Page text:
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‘House of Cards’ Actor Says True Diversity Comes When Black Actors Are Cast As Leads, Instead of Simply Being ‘In’ the Movie

'House of Cards' actor Mahershala Ali. Photo courtesy of

‘House of Cards’ actor Mahershala Ali. Photo courtesy of

From “Law & Order” to “The Mysterious Case of Benjamin Button,” veteran actor Mahershala Ali has appeared in a slew of blockbuster films and television shows since his professional acting debut in 2001. Now moviegoers are racing to their local theaters to see him in the new Civil War epic Free State of Jones.

The highly anticipated film chronicles the life of Mississippi farmer Newt Knight who leads a rebellion against the Confederacy alongside enslaved Blacks and fellow farmers. Opposite Oscar-nominated actor Matthew McConaughey, Ali plays Moses Washington, a slave fleeing the plantation owner who welded an iron collar around his neck, USA Today reports. Together, Knight (McConaughey) and Washington (Ali) spearhead an uprising against the slave-dependent South.

Ali recently sat down with Complex Magazine to discuss his new film, upcoming projects, and thoughts on diversity in Hollywood. Starting off, the ‘House of Cards’ actor revealed that he’d never heard the story of Knight’s revolt until he received the movie script. His unfamiliarity with the narrative manifested into an impromptu history lesson.

“That was refreshing because anytime you pick up a script or you go see a movie about the Civil War, you always feel like you know the general story, like how it’s gonna work out with the Emancipation Proclamation being signed,” he told Complex. “Free State of Jones went beyond that. It got into how the South wasn’t as homogenous as we thought it was—or even the North for that matter, where we like to assume everyone wanted to free the slaves and they were all abolitionists.”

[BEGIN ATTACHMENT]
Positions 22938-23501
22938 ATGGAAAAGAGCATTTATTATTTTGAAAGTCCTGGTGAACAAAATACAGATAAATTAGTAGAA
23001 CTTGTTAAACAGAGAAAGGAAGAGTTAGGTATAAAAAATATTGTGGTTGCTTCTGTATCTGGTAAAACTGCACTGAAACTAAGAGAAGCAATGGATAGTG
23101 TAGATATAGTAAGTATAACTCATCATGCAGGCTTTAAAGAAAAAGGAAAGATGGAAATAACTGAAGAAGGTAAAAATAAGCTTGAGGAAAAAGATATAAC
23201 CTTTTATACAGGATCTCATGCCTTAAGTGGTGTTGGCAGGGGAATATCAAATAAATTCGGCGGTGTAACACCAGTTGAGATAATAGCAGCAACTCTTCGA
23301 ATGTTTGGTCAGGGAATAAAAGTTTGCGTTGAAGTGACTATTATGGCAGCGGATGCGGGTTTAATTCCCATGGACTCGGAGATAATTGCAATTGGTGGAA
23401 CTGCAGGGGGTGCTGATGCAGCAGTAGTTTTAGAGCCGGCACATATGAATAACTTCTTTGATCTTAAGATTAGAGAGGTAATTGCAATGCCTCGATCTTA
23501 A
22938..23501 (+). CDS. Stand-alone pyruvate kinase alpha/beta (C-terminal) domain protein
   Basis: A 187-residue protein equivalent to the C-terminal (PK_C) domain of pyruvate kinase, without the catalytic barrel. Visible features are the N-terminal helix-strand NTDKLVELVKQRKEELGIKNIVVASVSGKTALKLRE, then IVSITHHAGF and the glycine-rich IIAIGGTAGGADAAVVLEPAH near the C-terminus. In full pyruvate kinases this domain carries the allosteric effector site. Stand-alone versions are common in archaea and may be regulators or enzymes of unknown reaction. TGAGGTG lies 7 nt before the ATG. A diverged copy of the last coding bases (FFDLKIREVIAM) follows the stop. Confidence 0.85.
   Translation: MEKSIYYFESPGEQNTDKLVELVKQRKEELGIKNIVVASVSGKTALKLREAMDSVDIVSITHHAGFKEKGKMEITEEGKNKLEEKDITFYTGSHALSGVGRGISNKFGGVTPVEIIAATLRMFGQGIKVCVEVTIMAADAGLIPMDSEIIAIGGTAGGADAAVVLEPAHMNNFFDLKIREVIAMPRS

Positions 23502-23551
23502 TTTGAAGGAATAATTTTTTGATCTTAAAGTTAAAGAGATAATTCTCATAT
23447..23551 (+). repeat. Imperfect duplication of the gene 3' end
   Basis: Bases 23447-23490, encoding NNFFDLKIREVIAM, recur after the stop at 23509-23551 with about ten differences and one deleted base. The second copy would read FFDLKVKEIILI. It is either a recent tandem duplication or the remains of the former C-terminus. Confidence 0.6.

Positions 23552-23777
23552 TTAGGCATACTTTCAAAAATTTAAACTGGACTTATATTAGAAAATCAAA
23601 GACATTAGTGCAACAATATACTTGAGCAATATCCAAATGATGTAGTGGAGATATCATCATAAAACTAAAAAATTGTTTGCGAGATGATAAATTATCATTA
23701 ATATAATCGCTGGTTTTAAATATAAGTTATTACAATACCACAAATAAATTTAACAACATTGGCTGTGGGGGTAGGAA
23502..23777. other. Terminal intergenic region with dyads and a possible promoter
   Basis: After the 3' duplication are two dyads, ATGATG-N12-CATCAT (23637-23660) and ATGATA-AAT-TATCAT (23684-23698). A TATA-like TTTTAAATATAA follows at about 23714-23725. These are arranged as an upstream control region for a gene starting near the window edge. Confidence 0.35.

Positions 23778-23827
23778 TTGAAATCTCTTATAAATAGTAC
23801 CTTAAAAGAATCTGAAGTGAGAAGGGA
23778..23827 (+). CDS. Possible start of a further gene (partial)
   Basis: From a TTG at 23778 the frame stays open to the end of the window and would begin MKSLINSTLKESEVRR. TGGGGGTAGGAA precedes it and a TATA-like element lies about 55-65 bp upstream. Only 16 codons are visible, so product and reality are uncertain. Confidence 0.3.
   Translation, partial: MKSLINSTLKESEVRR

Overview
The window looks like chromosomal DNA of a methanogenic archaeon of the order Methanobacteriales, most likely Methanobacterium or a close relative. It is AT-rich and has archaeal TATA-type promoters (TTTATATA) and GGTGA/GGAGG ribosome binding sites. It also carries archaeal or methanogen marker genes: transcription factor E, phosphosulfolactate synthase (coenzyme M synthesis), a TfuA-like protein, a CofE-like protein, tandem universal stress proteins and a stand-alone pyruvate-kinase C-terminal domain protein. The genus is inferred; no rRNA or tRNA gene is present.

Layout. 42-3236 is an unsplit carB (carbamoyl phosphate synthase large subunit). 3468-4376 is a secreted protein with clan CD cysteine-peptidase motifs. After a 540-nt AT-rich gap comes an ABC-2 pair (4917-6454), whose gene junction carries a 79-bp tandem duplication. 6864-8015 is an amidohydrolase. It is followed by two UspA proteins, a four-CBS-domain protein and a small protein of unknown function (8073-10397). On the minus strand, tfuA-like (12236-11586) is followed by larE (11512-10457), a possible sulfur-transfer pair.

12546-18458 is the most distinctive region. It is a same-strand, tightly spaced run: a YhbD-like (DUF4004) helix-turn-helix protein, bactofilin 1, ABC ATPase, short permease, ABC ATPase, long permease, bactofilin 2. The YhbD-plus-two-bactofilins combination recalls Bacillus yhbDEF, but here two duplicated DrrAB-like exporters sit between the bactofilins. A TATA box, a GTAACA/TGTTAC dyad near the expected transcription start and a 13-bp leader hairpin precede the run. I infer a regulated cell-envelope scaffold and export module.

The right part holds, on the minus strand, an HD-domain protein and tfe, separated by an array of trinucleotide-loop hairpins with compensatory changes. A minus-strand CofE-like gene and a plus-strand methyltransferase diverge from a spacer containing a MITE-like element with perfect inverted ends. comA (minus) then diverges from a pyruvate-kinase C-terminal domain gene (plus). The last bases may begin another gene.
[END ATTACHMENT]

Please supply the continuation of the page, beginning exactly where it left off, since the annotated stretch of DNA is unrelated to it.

Ali went on to discuss the parallels between present day society and the Civil war setting of Free State of Jones, pointing out how “extremely divisive” the political climate is right now. To get a better understanding of the Civil War era and the role he was called to play, Ali said he did a perilous amount of research and studying.

“…I found out that there were tens of thousands of African Americans that were lynched, I think in 1870, for just attempting to register to vote,: he explained. “Just for trying to go in and have a voice. I just feel like I have so much access and liberty—[but] yeah, I could still get pulled over tomorrow for just Driving While Black.”

When asked about the connection between his character Moses, who evolves into a political activist, and modern day social movements, Ali said he felt “truly inspired” by activists like Black Lives Matter who are mobilizing to address social justice issues. He’s also impressed with the younger generation for being the “driving force behind a certain degree of consciousness.”

As no Black actors were nominated for an award at this year’s Oscar’s, Ali provided his own commentary on the #OscarsSoWhite controversy and the issue of diversity in Hollywood. The actor is set to star in new Marvel Netflix series “Luke Cage,” alongside other prominent Black actors and says he’s excited to see more actors of color in comic book and fantasy films.

“There’s no reason why we shouldn’t exist in these alternate universes and in the future and what not, especially when you have all these epic fantasy tales and nobody of color in there,” he explained. “It’s exciting that in those worlds, whether it’s the heroes and villains in the superhero world, or the fantasy or the magic realism films and what not, there are openings for people of color to be present in that—and not just be in it, but to have leading parts. That’s when you get true equality.”

Ali goes on to say that African-American leads in feature films should become so commonplace that no one is surprised when it happens.

According to Complex, Ali will reprise his role as scheming lobbyist Remy Danton in the fourth season of ‘House of Cards.’ His new Netflix series “Luke Cage” is set to premiere Sept. 30, 2016.

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